Kansas City,
12:23 PM

Fatty Liver Disease: Causes, Diagnosis & Treatment

Dr. Voytek Slowik, Pediatric Gastroenterology, Transplant Hepatology

As the obesity epidemic continues to get worse in this country, we’re seeing more and more cases of non-alcoholic fatty liver disease (NAFLD) in children, which is the buildup of excess fat in the liver.

What Causes NAFLD

Research shows an average of 34 percent of obese children have NAFLD (in some studies as high as 80 percent). However, just because a child is overweight doesn’t mean the child will develop NAFLD. Obesity is a multifactorial disease, caused by the effects of multiple genes in combination with lifestyle and environmental factors such as food intake, exercise and sleep. So it’s possible someone could be morbidly obese and not have issues with their liver. On the flipside, someone could only be mildly overweight but have liver disease.

Diagnosing NAFLD

NAFLD is a silent disease and there are no symptoms, which is why it’s important for children to have yearly wellness visits with a primary care physician. A blood test can determine if a child has signs NAFLD. Any child considered overweight or obese should have lab work repeated yearly. (A child is considered overweight if the child’s BMI is in the 85th to 95th percentile and obese if the BMI is greater than the 95th percentile.)

Prevention and Treatment

The best way to prevent disease progression is to eat a healthy, well-balanced diet, avoid sugary drinks and sweets, get at least an hour of physical activity daily, and limit screen time as much as possible. The USDA has put together MyPlate – a great resource guide on how find a healthy eating style.

If a child has NAFLD – the good news is its 100 percent reversible if addressed early on. Once a child loses weight and reaches a healthier BMI, the liver will heal, too. The liver is one of the few organs in the body that can regenerate itself.

What Happens When Left Untreated

If left untreated, fat will continue to build up in the liver and get worse as the child transitions to adulthood. Adults can live with the disease for a long time, but eventually, NAFLD can turn into nonalcoholic steatohepatitis, which is the inflammation of the liver. Eventually cirrhosis - severe scarring in the liver - will set in and the disease is no longer reversible. Cirrhosis can lead to liver failure and even death. The only option at this point is a transplant.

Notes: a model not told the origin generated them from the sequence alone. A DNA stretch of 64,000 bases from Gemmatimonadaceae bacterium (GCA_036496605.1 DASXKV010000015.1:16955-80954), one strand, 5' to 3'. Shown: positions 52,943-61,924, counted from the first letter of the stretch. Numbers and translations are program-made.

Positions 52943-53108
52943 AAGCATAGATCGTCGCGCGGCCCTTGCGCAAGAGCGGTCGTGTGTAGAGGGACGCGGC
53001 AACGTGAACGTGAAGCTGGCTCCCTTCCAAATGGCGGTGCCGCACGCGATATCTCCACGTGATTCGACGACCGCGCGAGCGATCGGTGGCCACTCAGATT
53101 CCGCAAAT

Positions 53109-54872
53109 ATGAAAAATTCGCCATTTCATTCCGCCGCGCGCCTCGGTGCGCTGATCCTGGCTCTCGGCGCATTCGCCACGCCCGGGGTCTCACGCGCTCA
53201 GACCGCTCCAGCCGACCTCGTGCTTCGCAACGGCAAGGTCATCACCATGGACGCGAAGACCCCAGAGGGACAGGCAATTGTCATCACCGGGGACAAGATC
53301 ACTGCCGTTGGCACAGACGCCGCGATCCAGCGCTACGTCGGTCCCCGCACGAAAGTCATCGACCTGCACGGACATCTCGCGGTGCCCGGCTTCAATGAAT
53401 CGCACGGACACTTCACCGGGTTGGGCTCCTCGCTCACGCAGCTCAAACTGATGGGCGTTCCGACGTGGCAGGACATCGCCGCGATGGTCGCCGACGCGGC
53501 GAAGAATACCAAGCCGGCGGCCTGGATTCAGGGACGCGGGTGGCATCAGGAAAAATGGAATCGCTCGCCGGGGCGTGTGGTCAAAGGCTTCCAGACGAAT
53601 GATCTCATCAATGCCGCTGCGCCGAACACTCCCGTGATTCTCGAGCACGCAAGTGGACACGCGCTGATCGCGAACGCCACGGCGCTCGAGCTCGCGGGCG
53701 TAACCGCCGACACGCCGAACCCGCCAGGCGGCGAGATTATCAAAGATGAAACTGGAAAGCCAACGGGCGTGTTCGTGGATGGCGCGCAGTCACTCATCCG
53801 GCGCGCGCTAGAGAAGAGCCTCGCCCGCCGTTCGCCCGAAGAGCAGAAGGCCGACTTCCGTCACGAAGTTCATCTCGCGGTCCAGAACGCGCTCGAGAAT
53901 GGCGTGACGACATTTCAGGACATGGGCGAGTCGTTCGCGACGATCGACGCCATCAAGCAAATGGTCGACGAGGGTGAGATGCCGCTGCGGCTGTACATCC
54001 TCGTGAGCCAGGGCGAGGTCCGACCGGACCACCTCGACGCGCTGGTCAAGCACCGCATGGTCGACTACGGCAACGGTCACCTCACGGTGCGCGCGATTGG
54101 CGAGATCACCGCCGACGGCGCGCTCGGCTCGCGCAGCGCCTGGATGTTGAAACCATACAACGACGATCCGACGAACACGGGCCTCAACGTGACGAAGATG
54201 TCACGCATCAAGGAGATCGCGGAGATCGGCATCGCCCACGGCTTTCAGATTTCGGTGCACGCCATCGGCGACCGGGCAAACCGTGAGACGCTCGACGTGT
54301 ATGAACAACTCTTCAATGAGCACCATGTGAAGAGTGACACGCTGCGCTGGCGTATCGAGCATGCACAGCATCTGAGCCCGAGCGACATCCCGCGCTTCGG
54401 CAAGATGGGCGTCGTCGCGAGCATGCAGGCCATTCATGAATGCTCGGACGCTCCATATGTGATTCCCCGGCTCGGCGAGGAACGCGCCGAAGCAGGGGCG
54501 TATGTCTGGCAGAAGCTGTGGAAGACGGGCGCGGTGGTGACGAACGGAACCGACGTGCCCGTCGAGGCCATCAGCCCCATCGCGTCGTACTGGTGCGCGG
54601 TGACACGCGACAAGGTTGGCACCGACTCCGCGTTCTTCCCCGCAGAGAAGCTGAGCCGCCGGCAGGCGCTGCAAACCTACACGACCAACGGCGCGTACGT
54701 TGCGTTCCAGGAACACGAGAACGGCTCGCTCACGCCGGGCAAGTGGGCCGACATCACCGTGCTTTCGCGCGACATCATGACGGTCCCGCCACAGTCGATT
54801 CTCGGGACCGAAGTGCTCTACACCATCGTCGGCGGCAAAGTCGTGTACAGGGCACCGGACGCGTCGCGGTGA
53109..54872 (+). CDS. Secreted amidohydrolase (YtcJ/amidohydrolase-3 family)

Having a Support System

While the cure for NAFLD seems simple, making lifestyle changes to diet and exercise can be difficult for patients and their families and having the right support system can be the key to success.

We see patients several times during the first couple of months to make sure they’re headed in the right direction and staying on track. As part of our multidisciplinary clinic, families meet with Jamie Ryan, PhD, Clinical Psychologist, and Amanda Stasi, LMSW, Masters Social Worker to assess for barriers to making healthy lifestyle changes and identify any psychosocial issues that might impact disease management. Based on the reported treatment barriers, Dr. Ryan and Amanda can help family’s problem solve around these issues, assist in creating sustainable goals for behavior change, and provide support to the patient and family.

After that, patients will check-in with us every six months.

Creating a Healthy Home

Many times the reaction to the diagnosis of this potentially life-threatening disease is disbelief. It can be difficult to comprehend the seriousness of NAFLD since the child may be “just a little overweight” and seem otherwise healthy. Some parents may even struggle with weight management themselves. Unless the entire family addresses lifestyle and dietary changes, kids will have difficulty losing weight.

We worked with our dieticians to develop these helpful tips on how to create a healthy home:

Be a good example

  • Participate in physical activity regularly.
  • Make healthy eating choices and avoid sugary drinks.
  • Limit fast food.
  • Encourage family meals.

Be consistent

  • Set guidelines for meal times and place.
  • Don’t allow eating in bedrooms or in front of the TV.
  • Set screen time limits for the whole family.
  • Spend time with your child.

Be a planner

  • Involve kids in planning and preparing meals and snacks.
  • Plan healthy meals and grocery shop accordingly.
  • Keep a variety of foods like fruit, vegetables and whole grains in the house.
  • Keep quick healthy choices available for meals when you’re rushed.
  • Avoid keeping hard-to-resist foods at home.
  • Plan family outdoor activities such as an after-dinner walk, bike ride or a trip to the park.
  • Try indoor activities like dancing or obstacle courses.

Be patient

  • Remember changing habits take time.
  • Sometimes making one small change at a time is easier than trying to change everything at once
  • Offer a new food more than once.
  • Remember that children have their own likes and dislikes.
  • Make mealtimes relaxing and fun.


Learn more about the Liver Care Center at Children’s Mercy.